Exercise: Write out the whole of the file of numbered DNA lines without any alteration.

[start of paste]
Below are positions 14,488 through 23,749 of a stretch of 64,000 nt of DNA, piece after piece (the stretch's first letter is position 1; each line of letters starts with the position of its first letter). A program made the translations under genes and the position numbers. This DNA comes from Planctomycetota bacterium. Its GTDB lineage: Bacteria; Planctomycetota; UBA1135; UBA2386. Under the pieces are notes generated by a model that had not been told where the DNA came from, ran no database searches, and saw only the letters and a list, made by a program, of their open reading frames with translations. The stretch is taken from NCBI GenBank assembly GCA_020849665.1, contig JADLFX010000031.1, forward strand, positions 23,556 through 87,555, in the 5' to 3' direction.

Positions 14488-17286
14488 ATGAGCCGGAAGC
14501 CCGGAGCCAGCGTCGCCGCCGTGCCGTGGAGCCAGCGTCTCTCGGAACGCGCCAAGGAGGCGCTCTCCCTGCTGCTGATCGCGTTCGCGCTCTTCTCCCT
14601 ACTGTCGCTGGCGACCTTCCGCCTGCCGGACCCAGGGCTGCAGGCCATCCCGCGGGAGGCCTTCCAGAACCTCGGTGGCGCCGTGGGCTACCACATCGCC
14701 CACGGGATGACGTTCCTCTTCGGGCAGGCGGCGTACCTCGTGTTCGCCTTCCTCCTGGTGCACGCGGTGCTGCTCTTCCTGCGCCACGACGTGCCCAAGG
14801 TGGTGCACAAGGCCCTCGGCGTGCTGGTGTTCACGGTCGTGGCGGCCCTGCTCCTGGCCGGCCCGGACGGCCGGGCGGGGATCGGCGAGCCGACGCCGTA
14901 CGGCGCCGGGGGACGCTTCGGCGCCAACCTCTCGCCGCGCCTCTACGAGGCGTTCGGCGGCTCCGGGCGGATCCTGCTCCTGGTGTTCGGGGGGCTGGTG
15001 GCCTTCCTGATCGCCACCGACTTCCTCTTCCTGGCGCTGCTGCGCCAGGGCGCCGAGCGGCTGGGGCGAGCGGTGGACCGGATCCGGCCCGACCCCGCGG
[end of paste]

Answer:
Below are positions 14,488 through 23,749 of a stretch of 64,000 nt of DNA, piece after piece (the stretch's first letter is position 1; each line of letters starts with the position of its first letter). A program made the translations under genes and the position numbers. This DNA comes from Planctomycetota bacterium. Its GTDB lineage: Bacteria; Planctomycetota; UBA1135; UBA2386. Under the pieces are notes generated by a model that had not been told where the DNA came from, ran no database searches, and saw only the letters and a list, made by a program, of their open reading frames with translations. The stretch is taken from NCBI GenBank assembly GCA_020849665.1, contig JADLFX010000031.1, forward strand, positions 23,556 through 87,555, in the 5' to 3' direction.

Positions 14488-17286
14488 ATGAGCCGGAAGC
14501 CCGGAGCCAGCGTCGCCGCCGTGCCGTGGAGCCAGCGTCTCTCGGAACGCGCCAAGGAGGCGCTCTCCCTGCTGCTGATCGCGTTCGCGCTCTTCTCCCT
14601 ACTGTCGCTGGCGACCTTCCGCCTGCCGGACCCAGGGCTGCAGGCCATCCCGCGGGAGGCCTTCCAGAACCTCGGTGGCGCCGTGGGCTACCACATCGCC
14701 CACGGGATGACGTTCCTCTTCGGGCAGGCGGCGTACCTCGTGTTCGCCTTCCTCCTGGTGCACGCGGTGCTGCTCTTCCTGCGCCACGACGTGCCCAAGG
14801 TGGTGCACAAGGCCCTCGGCGTGCTGGTGTTCACGGTCGTGGCGGCCCTGCTCCTGGCCGGCCCGGACGGCCGGGCGGGGATCGGCGAGCCGACGCCGTA
14901 CGGCGCCGGGGGACGCTTCGGCGCCAACCTCTCGCCGCGCCTCTACGAGGCGTTCGGCGGCTCCGGGCGGATCCTGCTCCTGGTGTTCGGGGGGCTGGTG
15001 GCCTTCCTGATCGCCACCGACTTCCTCTTCCTGGCGCTGCTGCGCCAGGGCGCCGAGCGGCTGGGGCGAGCGGTGGACCGGATCCGGCCCGACCCCGCGG